Friday night a bunch of my fellow interns and I went out to dinner in West Hartford. It was nice to all hang out outside of work, although we all know each other pretty well by now. My parents came up on Saturday we spent the day out on a family friend’s boat. We had gorgeous weather as we rode on the Long Island Sound up and back to Rhode Island. Today we went to lunch in West Hartford and strolled through a Lamborghini and Ferrari car show, which was pretty impressive. Overall it was a fun weekend. I’m looking forward to a shortened work week and one of my favorite holidays, July 4th.

Talk to you soon


Hey all,

Couple updates from where the last post left off before I get into this one. Taking a road trip down to the City of Brotherly Love to see the New York Mets play the Philadelphia Phillies this past weekend was a lot of fun. We had perfect weather for a ballgame and Philadelphia has a cool stadium. The Mets played a good game, mounting a comeback before losing in a walk off. I also came really close to catching a foul ball, but it unfortunately didn’t happen. I then a little wiffleball with some friends on Sunday before driving back up to Hartford with my family.

I spent all of Monday in the emergency room here in Hartford. It was an interesting and exciting experience, pretty different than what I have been seeing in other areas of the hospital where I normally have been working. Never knowing what you would see next and encountering wildly different issues back to back was exciting. I already have experience in my local EMS and am pretty interested in emergency medicine, so having background and interest going in certainly helped me. I spent all day in the ER and worked through lunch, so afterward I got back and ate a bunch of the food I brought back from home before taking a solid nap. Overall this change of pace was one of my most exciting and enjoyable days so far at my internship. I hope to spend a few more days in the ER before the summer is out.

Today I spent the morning with my physician mentor in his office as he saw patients in that setting. It’s nice to start to get to know the other doctors, nurses, physician assistants, and receptionists that work in his office. I’ve gotten familiar with them and where everything is, which is really helpful.

This afternoon we had our weekly seminar, which was run by a representative from Da Vinci surgical robots. These Da Vinci machines are highly advanced and minimally invasive surgical robots. They have arms similar to those in laparoscopic surgery, but are operated through the physician sitting at and looking through a console a few feet away. You can look them up online- very cool, but kind of hard to describe without a picture. The representative described for us the technologies and capabilities of these robots, which were pretty impressive. He let us all take it for a test drive, using the console to essentially thread needles through a pincushion. They were pretty sensitive and smooth, but you can imagine my fear when one of the arms of the more than $2 million machine stopped working. Luckily he described how the machine prevents itself from doing what might be a dangerous motion. Despite that scare, it was an interesting and fun presentation.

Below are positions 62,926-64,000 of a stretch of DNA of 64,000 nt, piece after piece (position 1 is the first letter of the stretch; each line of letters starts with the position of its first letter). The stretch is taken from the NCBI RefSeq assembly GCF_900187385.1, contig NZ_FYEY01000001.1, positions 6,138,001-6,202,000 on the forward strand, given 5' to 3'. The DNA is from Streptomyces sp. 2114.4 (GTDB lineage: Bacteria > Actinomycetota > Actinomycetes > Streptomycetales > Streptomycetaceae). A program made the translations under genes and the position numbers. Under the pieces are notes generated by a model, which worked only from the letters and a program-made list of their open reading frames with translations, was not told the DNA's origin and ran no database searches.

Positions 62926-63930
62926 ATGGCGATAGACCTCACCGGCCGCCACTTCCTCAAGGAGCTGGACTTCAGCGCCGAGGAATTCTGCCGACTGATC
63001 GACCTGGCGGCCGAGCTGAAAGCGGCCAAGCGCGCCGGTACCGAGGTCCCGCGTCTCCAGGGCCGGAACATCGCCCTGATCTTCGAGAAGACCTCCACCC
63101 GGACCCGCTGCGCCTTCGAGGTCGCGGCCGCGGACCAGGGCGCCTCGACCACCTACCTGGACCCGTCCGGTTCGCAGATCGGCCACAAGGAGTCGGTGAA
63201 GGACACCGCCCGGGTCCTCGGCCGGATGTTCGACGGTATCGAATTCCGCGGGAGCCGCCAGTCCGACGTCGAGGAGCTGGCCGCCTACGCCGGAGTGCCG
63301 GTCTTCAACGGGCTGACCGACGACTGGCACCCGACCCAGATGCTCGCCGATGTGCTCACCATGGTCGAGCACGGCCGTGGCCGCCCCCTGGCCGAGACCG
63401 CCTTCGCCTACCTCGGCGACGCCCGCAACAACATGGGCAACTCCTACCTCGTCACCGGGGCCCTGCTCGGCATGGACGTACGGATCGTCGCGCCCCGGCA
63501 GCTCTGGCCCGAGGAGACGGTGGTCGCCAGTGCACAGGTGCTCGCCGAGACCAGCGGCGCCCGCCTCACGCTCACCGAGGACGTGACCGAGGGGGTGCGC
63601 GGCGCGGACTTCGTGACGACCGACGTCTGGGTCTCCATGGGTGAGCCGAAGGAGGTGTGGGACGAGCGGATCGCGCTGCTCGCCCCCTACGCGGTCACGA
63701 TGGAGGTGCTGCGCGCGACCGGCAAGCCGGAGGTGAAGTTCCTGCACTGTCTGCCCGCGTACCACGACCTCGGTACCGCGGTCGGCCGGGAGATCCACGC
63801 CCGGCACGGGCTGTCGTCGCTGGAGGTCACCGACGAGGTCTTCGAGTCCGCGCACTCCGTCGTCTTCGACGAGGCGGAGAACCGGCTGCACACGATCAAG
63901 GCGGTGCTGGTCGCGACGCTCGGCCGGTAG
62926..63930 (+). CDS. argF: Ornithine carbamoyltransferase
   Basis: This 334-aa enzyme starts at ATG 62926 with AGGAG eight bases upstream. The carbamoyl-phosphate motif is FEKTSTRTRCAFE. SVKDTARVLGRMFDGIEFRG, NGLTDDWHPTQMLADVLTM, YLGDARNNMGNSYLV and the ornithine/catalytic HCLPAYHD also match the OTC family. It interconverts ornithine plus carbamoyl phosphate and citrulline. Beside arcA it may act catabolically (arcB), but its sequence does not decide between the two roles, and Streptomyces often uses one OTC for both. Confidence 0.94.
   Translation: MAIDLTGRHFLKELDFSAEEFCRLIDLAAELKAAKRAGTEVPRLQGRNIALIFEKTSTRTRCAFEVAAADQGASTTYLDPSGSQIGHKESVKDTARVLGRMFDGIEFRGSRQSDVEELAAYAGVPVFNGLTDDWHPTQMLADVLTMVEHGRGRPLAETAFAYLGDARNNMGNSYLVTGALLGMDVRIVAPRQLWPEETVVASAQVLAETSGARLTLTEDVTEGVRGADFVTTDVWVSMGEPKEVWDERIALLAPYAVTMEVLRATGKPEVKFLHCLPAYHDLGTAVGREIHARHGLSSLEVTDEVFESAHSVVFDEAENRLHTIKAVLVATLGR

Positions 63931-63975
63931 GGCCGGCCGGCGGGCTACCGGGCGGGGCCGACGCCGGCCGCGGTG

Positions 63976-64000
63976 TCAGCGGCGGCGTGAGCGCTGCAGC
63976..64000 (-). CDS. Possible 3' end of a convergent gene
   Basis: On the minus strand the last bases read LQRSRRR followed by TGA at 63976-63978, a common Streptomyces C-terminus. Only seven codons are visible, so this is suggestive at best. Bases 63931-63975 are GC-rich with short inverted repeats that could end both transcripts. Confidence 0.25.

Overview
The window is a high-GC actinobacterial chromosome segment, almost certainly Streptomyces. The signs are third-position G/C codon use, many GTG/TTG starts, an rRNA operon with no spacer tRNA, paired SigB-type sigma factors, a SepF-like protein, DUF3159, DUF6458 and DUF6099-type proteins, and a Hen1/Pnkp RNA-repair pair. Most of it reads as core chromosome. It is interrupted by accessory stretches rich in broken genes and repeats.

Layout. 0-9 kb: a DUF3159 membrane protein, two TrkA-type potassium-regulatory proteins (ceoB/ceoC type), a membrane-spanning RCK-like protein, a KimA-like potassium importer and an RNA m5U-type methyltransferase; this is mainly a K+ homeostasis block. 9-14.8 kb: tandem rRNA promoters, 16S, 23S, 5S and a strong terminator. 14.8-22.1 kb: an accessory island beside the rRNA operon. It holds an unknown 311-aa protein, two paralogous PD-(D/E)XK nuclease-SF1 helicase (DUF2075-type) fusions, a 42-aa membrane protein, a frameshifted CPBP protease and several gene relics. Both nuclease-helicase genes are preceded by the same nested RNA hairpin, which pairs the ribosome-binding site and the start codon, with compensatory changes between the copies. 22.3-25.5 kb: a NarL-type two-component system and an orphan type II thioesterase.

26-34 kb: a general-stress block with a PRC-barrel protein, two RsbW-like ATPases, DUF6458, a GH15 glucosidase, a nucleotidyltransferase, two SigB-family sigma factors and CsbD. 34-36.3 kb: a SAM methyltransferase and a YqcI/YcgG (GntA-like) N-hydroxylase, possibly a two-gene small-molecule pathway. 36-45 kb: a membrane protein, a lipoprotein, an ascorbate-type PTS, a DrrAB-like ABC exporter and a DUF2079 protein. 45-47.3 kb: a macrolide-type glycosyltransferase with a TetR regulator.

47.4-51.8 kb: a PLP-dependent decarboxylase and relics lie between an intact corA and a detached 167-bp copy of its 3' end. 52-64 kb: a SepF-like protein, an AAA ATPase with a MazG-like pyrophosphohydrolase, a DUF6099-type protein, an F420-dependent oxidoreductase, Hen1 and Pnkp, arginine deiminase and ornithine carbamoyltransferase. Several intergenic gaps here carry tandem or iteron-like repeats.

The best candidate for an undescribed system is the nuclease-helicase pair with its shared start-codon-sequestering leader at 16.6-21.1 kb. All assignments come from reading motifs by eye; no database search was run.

Stay tuned for tomorrow’s plans and those for the weekend.

The view from our seats in Philadelphia


This week I met up with and had dinner with Dr. Paul Vignati, a Holy Cross grad and doctor working at Hartford Hospital. It was a funny connection, and we had an interesting chat the other night about Holy Cross, sports, and medicine. Just meeting with him was a sign of the strength of the Holy Cross network, but he also brought that up too. He mentioned how he still has his Holy Cross friends he sees occasionally, and the number of times he has met or worked with other Holy Cross alumni over the course of his career. He was very willing to tell me about what he does and to have me shadow him for an afternoon in the future, which I will certainly take him up on. I ran into him a couple times later in the week, and it was great to have our HC connection, but it was also good to just know another face around the hospital. He said that he works with my doctor occasionally, so I’m sure I’ll see him again. Overall an interesting connection and a sign of the HC network’s strength.

Keep you posted,


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Edward T. Carey '14